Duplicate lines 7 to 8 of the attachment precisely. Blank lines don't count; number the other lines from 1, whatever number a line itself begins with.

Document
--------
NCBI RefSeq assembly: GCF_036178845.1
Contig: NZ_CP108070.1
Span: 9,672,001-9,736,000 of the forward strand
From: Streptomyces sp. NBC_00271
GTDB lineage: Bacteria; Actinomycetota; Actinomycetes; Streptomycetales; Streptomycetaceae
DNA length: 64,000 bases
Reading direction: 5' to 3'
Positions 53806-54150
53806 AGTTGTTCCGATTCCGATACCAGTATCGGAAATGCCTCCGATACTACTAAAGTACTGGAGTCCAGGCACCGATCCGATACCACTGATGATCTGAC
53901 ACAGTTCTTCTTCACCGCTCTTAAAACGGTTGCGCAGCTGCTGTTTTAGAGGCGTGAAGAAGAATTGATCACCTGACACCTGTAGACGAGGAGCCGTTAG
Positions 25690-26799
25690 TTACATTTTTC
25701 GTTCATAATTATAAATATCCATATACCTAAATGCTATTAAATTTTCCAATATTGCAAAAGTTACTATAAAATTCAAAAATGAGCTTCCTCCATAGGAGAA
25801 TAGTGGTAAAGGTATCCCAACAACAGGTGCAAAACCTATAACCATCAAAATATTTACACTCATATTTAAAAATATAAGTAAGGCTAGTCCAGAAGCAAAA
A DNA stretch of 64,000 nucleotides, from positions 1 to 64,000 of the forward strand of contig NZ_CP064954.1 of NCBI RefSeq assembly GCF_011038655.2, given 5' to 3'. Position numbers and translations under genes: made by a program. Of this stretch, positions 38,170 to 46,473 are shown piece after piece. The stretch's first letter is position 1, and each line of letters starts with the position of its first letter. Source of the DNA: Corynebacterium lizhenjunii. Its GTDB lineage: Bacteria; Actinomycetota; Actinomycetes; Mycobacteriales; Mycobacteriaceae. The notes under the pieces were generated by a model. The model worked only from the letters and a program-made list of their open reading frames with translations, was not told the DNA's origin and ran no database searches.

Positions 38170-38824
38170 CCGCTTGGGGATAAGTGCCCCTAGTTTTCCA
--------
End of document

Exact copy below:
Reading direction: 5' to 3'
Positions 53806-54150